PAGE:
This study aims to estimate the incidence and prevalence within racial and ethnic groups for atrial fibrillation using a large-scale US-based claims RWD source, to support evidence-based diversity enrollment target setting. The incidence and prevalence measures are explored both in the overall adult population, as well as a targeted population that has been systematically tested for AF after an ischemic stroke event. The hypothesis of this study is that populations undergoing systematic AF screening for medical cause will provide incidence/prevalence estimates closer to the “true” disease occurrences. Additionally, we aim to better understand the impact of ascertainment bias on prevalence rates by computing prevalence ratios and relative differences across racial and ethnic groups, both in a clinical-based and monitoring-based detection setting in claims data.

Materials and methods

Study design and setting

This non-interventional cohort study was designed to evaluate the annual incidence and prevalence of AF in an overall patient population as well as a subset with a history of ischemic stroke. Annual incidence was evaluated for each calendar year from 2017–2020. Prevalence was evaluated for the period 2017–2020. The study used Optum’s de-identified Clinformatics® Data Mart Database (CDM) from 1 January 2016 to 31 December 2020. This US-based longitudinal dataset consists of administrative health claims for approximately 70 million de-identified patients sourced from a large national managed care company in the US, and includes data on member eligibility and demographics, inpatient and outpatient claims, outpatient lab tests, and socioeconomic information. The patient’s name and geography are used by the data vendor to map the patient to one of five race and ethnicity categories: Asian, Black or African American, Hispanic or Latino, non-Hispanic or Latino White or Unknown/Other, aligned with the U.S. OMB (U.S. Office of Management and Budget standards) classifications. CDM data only contains de-identified health information as described by the HIPPA Privacy Rule. No direct identifiers of individuals or providers are included. The use of the CDM does not involve human subjects research and is exempt from institutional review board approval.

Population

The overall study population included all adults enrolled in CDM between 2017 and 2020. For annual incidence and prevalence, cohort eligibility was determined for each calendar year of study. Patients were required to be 18 years or older on Jan 1 of the calendar year under study and have continuous enrollment for the year of interest and 12-months prior. To determine an overarching period prevalence for 2017–2020 prevalence, patients were required to be at least 18 years of age on the date they met the baseline enrollment requirements for the 2017–2020 cohort. Study diagrams are provided in S1S4 Figs.

The history of stroke subgroup required an inpatient medical claim with a primary diagnosis of stroke (ICD-10: H34.1, I63*, I64*) [41] between 1 October of the year prior to the year of interest and 30 September of the year of interest for the year over year cohorts, or between 1 October 2016 and 30 September 2020 for the 2017–2020 full period cohort. Additionally, the stroke event must have preceded the AF diagnosis (or occurred on the same day). Index date was defined as 1 January for the year over year cohorts, and as the first day that patients met the age and baseline enrollment requirements for the 2017–2020 full period cohort. This cohort was used as a proxy for a population that underwent systematic testing of AF within RWD as people who have an ischemic stroke are screened for AF with an ambulatory electrocardiography device such as a Holter monitor.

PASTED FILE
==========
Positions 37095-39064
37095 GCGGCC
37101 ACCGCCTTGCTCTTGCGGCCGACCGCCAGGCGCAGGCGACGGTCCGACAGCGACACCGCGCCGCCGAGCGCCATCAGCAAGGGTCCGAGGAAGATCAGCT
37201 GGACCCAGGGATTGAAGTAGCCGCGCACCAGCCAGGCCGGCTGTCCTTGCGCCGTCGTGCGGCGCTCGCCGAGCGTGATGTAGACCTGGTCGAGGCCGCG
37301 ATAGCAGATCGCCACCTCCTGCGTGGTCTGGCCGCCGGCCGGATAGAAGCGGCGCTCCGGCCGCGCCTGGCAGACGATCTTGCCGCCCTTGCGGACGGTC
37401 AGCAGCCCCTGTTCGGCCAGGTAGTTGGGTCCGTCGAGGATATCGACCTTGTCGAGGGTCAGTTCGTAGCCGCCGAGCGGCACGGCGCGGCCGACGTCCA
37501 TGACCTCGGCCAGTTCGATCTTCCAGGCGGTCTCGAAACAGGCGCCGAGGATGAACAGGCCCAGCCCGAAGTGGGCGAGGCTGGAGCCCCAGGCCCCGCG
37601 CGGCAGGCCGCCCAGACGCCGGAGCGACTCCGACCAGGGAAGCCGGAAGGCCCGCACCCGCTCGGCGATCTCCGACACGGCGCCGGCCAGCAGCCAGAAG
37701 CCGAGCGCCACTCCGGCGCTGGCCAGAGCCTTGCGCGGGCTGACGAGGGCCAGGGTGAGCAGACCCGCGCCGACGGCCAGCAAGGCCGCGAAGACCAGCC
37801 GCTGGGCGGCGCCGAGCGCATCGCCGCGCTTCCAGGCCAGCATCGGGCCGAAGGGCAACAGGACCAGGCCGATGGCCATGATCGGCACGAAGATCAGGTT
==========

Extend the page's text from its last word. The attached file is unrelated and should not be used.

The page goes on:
Outcome and covariate definitions

In the CDM, race and ethnicity are combined in a single construct as Asian, Black, Hispanic, and non-Hispanic White. However, it is noted that race encompasses a broad set of social constructs influenced by societal, ancestral, and geographic factors, while ethnicity commonly refers to cultural background, often with a shared language or religion. As such, although there are diverse perspectives on preferred terminology, the emphasis of the study lies in understanding the impact of this covariate on health outcomes [42]. Other covariates of interest include the CDM-defined categories of education, occupation, net worth, family income, and enrollment. Missing or unknown were grouped together into one missing/unknown category per covariate. Demographic characteristics were assigned based on last value recorded prior to cohort entry.

AF events required at least 2 outpatient claims occurring at least 7 days to at most 365 days apart, or 1 inpatient claim containing ICD-10 diagnosis code I48* to be defined as having AF. Patients who met the outpatient definition were classified as having AF on the date of their second outpatient diagnosis. Patients who met the inpatient definition of AF were classified as having AF on the date of their inpatient admission [43].

Comorbid conditions of interest included obesity, hypertension, diabetes, cardiovascular disease, COPD, renal disease, and liver disease and were defined using previously validated ICD-10-CM diagnosis algorithms using inpatient and/or outpatient encounters. Comorbid conditions were assessed over the baseline period. Healthcare utilization was defined as the number of days with any medical or pharmacy claim in the year prior to index date, and patients were categorized by quartile. The CHA2DS2-VASc score was evaluated as a categorical variable based on the European Society of Cardiology guidelines categorizing the CHA2DS2-VASc score into three categories: 0,1, and ≥2 [44].